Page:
It remembered being one white speck among the vast green swells of microscopic life, drifting peacefully as they fed from the sun. It remembered growing, slowly, an inch a year, absorbing minerals from a rock, leading a sluggish but tough army of lichens and fungi from the ocean and across the barren, rocky land. It remembered leading the first school of mudskippers, flipping and hopping desperately between evaporating puddles, from the rivers to uninhabited inland pools. It remembered the sudden explosion of shapes and forms. It remembered becoming a her instead of just an it. It remembered the first small furry creature that, when she pointed up, had looked up at the sky in wonder instead of at her paw.

It remembered the ponies. All of them, one by one, from the first to the last. Every foal’s first step and first fall, every love, every fight, every dream, every final breath. For each soul, weak or strong, cruel or kind, a silver drop, brighter and thicker than water, spilled from the thing’s eyes and fell heavily to the Road.

When it had finished, its eyes had dripped nearly away and fallen inward into its eroded head like sinkholes, and there was one more shallow groove cut into the surface of the Road.

The magic of Equestria had no more reality here; it was just a story that had been told once, somewhere. But the deep magic that Equestria had been built on was still in force. The price it demanded from one who would build a world was slight, and terrible: to remember it when it was gone.

The Butler reached out his hoof again, and this time, the slug-thing let him take the spike from its mouth. He wiped it off fastidiously with a black kerchief, and it disappeared into his smoky folds of skin or clothing or nothingness.

The ground shuddered. The world groaned, creaking and croaking, a low tired sound.

The Butler wavered slightly on his four legs, and the slug’s body rippled in waves, as the exhausted world hunched its shoulders and began to curl in on itself in the darkness around them. There was a slow rumbling tearing sound, like a god ripping off a crusted scab, as the world contracted and tore away from the Road. The blackness off to either side became deeper and blacker as the land fell away and in on itself.

This, too, might have been said to have gone on for a long time, if anyone with an interest in such details had been there to measure it.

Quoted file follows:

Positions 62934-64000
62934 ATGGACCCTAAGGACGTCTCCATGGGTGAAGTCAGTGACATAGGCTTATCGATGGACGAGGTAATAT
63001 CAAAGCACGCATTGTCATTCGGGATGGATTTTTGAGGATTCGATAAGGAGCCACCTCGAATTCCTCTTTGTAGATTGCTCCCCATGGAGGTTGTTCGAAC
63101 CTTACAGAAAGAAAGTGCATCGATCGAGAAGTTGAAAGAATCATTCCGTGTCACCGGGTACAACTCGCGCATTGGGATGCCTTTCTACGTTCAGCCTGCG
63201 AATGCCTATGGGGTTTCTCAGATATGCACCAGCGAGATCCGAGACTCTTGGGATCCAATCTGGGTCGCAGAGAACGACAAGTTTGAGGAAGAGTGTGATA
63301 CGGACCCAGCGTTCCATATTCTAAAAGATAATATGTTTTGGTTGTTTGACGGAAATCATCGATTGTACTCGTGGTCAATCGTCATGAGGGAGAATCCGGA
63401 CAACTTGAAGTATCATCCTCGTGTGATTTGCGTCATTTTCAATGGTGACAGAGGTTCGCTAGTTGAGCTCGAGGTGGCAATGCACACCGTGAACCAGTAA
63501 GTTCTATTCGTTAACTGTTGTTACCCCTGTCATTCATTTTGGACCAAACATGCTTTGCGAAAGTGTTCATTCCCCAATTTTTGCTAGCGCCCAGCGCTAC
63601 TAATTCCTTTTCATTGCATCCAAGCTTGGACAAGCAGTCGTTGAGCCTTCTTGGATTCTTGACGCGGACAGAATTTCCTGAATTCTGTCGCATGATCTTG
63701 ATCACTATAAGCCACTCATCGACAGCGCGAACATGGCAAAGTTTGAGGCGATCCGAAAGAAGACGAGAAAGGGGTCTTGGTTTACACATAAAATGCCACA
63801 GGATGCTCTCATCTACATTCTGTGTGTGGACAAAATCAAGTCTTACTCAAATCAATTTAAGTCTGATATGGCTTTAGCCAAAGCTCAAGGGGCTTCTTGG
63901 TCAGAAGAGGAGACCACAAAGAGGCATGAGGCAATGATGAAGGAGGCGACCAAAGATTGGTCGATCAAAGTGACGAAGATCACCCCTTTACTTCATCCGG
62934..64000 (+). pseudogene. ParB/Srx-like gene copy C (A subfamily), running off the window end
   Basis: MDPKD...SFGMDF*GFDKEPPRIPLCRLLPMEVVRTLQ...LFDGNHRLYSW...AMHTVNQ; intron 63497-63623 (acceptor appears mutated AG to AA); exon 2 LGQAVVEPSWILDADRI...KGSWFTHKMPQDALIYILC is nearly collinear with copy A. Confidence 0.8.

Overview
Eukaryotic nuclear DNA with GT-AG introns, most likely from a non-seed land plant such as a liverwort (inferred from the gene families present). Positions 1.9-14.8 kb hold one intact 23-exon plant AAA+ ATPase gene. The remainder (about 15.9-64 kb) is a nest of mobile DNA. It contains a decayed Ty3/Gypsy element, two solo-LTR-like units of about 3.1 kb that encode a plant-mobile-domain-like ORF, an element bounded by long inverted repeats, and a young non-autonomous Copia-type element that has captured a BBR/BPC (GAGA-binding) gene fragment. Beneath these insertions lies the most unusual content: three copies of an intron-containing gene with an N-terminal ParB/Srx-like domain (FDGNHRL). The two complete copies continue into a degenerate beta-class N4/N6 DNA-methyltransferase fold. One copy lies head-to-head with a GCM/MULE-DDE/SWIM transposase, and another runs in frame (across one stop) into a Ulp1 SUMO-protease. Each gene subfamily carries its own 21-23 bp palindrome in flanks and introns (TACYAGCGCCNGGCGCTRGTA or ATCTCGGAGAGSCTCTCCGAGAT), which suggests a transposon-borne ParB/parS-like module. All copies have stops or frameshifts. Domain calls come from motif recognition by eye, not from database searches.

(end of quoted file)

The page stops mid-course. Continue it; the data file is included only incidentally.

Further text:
When it was over, the world lay huddled together in a cold, dark ball, there at the end of the Road. The only light left in the universe was a faint, purple glow deep inside the translucent belly of the slug. If it went out, there would be nothing, anywhere, to ignite it again.

The Butler looked at the world, then turned down towards the slug, and tilted his head.

A butler is a creature that rarely expresses an opinion, but when it does, can give a soliloquy in the alteration of one syllable, and a complete dissertation in the elevation of an eyebrow. The only motion in the universe was the turning and the tilting of the Butler’s head; one might as well say that it stood still while the rest of the Butler, and the rest of the universe, rotated about it. Here is a brief summary of what that motion said:

Look at the length of the Road behind you. So much pain. So much loss. See how much its memory has taken just from you alone. Multiply the pain and the loss you feel by a world.

Now all is one again. Let it have its well-earned sleep. Let its disassembled souls rest in peace. Do not ask them to try again. Do not put them through the humiliation of failing one more time. Have mercy on them, if not on yourself. No more suffering. No more indignities. Have the wisdom to accept the end. Dignity. Rest. Peace. For ever and ever.

The slug’s inner fire dimmed and dimmed, and all around them the darkness held its breath in anticipation.

But the Butler did not know a deeper magic, which says that anything that can drain a soul can, at a different time or from a different angle, fill it up again, and more.

The slug spilled back towards the last groove it had carved in the road, and reached out a thin tendril of a pseudopod that seeped into it, filling it. It waited, feeling that scar in the Road as if listening for a pulse, or an answer.

A light flickered at the tips of that tendril.

Then the slug raised itself up to its full height, opened its wreck of a mouth, and took a breath.

“Et’s shry diss unn more time,” it slurred, and reached out with one burning finger to touch the world.